|Publication number||US8192537 B2|
|Application number||US 11/287,721|
|Publication date||Jun 5, 2012|
|Filing date||Nov 28, 2005|
|Priority date||Jan 20, 2005|
|Also published as||US20060156926|
|Publication number||11287721, 287721, US 8192537 B2, US 8192537B2, US-B2-8192537, US8192537 B2, US8192537B2|
|Original Assignee||Thaddeus Alemao|
|Export Citation||BiBTeX, EndNote, RefMan|
|Patent Citations (37), Non-Patent Citations (12), Referenced by (4), Classifications (16), Legal Events (1)|
|External Links: USPTO, USPTO Assignment, Espacenet|
The present disclosure relates to odor capture and control devices.
Activated carbon cloth (ACC) is an alternative to traditional activated carbon granules for many filtering and odor reducing applications. activated carbon cloth (ACC) is available as a single weave, double weave, or knitted jersey fabric that is totally constructed of activated carbon fibers. It can also be supplied laminated to other fabric for low temperature applications such as military garments. For many applications, activated carbon cloth (ACC) has up to 250% of adsorption capacity of activated carbon granules with enhanced mass and heat transfer qualities.
The prior art reveals several applications of activated carbon granules to odor control or vapor capture. Activated carbon cloth (ACC) is applied to the capture and recovery of volatile organic compounds (VOC's) in U.S. Pat. No. 6,364,936 of Rood et al. The electrical conductivity aspect of activated carbon cloth (ACC) is used to heat the activated carbon cloth (ACC) filters electrically to boil off the adsorbed VOC's during the recovery phase.
U.S. Pat. No. 5,912,423 of Doughty et al discloses a method of purifying an air stream in a building or vehicle by passing the air stream through an adsorbent activated carbon cloth, and then regenerating the carbon cloth by electrically heating the carbon cloth for desorbing the captured contaminants and venting them away from the carbon cloth by a purging air stream, enabling the carbon cloth to be reused.
U.S. Pat. No. 6,346,143 of McGowan relates to an adsorptive filter for refrigerators and freezers; a woven or non-woven filter matrix with granules or powder elements of activated carbon and/or other compounds combined in to the matrix, is used as the odor-reducing element.
U.S. Pat. No. 5,584,234 of Baillieul et al. adds a vapor-condensing trap to a household type deep fryer to condense the vapors given off by the food preventing their odorous entry into the air.
Patent Publication No. US 2003/0010767 of Li describes a multifunctional cooking system consisting of a stand-alone electrically heated cooker with an “odor eliminating filter assembly 15” in the lid as shown in FIG. 1. No further description of the filter is revealed.
Patent Publication No. US 2004/0187702 of Xu relates to a forced venting fry utensil that includes “a disposable activated charcoal filter 42b” in the exhaust venting conduit. This invention forces air into the fry utensil, which is then vented through the venting conduit for reducing cooking odors.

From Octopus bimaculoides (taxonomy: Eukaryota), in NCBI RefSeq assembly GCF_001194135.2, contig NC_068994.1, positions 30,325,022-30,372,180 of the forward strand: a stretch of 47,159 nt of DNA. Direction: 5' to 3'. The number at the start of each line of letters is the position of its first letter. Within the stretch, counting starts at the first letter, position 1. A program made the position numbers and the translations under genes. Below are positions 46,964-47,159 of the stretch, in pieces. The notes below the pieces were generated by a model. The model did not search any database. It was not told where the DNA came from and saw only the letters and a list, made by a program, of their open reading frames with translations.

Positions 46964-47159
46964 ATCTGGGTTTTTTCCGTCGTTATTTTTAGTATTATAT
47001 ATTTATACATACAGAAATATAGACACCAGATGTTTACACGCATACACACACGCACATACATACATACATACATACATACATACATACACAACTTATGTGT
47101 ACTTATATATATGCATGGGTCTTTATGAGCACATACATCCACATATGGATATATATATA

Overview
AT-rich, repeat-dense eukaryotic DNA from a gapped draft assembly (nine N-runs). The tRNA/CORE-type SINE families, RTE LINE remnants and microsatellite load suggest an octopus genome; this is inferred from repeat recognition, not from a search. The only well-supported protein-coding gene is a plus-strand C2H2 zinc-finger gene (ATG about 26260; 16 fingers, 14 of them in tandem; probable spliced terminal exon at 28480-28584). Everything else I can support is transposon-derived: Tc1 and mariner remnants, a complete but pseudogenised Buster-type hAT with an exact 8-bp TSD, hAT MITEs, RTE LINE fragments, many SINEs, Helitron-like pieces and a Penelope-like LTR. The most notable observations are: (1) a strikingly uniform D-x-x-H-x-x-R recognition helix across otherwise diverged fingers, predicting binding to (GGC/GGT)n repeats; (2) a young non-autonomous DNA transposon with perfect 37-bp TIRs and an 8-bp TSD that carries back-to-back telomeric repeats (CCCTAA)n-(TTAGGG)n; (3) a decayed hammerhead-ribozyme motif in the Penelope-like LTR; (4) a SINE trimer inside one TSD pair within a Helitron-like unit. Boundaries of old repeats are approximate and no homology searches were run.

None of the prior art cited uses of activated carbon cloth (ACC) panels to reduce odor from domestic frying pans, commercial frying bins, gym bags, hats or kitchen garbage cans.
It is therefore an object of the present disclosure to provide an odor control using panels of activated carbon cloth.
It is also an object of the present disclosure to provide an odor and splatter control for frying pans.
Other objects which become apparent from the following description of the present disclosure.
The first method of odor reduction of this disclosure uses an activated carbon cloth (ACC) panel incorporated into a splatter screen used atop a fry pan. The activated carbon cloth is comprised of activated carbon fibers which are woven or knitted as part of a synthetic material. Incorporating an activated carbon cloth into a splatter screen is greatly advantageous over the prior art, because the heat generated while cooking and utilizing the carbon cloth splatter screen acts to both regenerate the carbon particles and simultaneously allow the carbon cloth to efficiently adsorb any water vapors and odorous fried particles released during the cooking process. The cooking vapors and fumes that are emitting from the food stuff are retained with the activated carbon cloth (ACC) and the vapors are prevented from dissipating into the surroundings during cooking. The cooking also results in desorbing of the accumulated odorous particles and reduces splatter of frying particles.
Many food items, such as onions or peppers, produce strong odors while being fried. Besides the odors being a nuisance, they can be even more objectionable to a person undergoing chemotherapy or having other afflictions (such as flu) causing nausea. With household members working different shifts, or sleeping different hours, the wafting of cooking odors into the bedroom often acts as an “alarm clock” to waken a sleeping person.
It has been found that a layer of activated carbon cloth (ACC) incorporated into a splatter screen is very effective at greatly reducing the odors emitted into the ambient air in the vicinity. The large surface area of the activated carbon fibers knitted or woven in the cloth enables the carbon particles to adsorb cooking odors from cooking vapors and the like. Generally, organic vapors exhibit increasing adsorption with increasing concentration during the physical adsorption process. A non-laminated activated carbon cloth (ACC) fabric is more efficient and practical when used since the continuous heat and flame proximity evaporates and wastes the lamination of a typically laminated version or type. The lamination will evaporate, eventually rendering a non-laminated cloth, but it wastes heat and energy until the lamination is evaporated.
The activated carbon cloth can be manufactured from either woven or knitted rayon materials. Typically the carbon cloth is less than 1 mm in thickness, preferably from 0.4 to 0.6 mm in thickness, although the a slightly thicker or thinner material is acceptable, such as being between 0.2 mm and 3.0 mm in thickness. It is made of a matrix of intertwined carbon filaments, forming a conductive matrix conducive to adsorption of airborne odorous particles.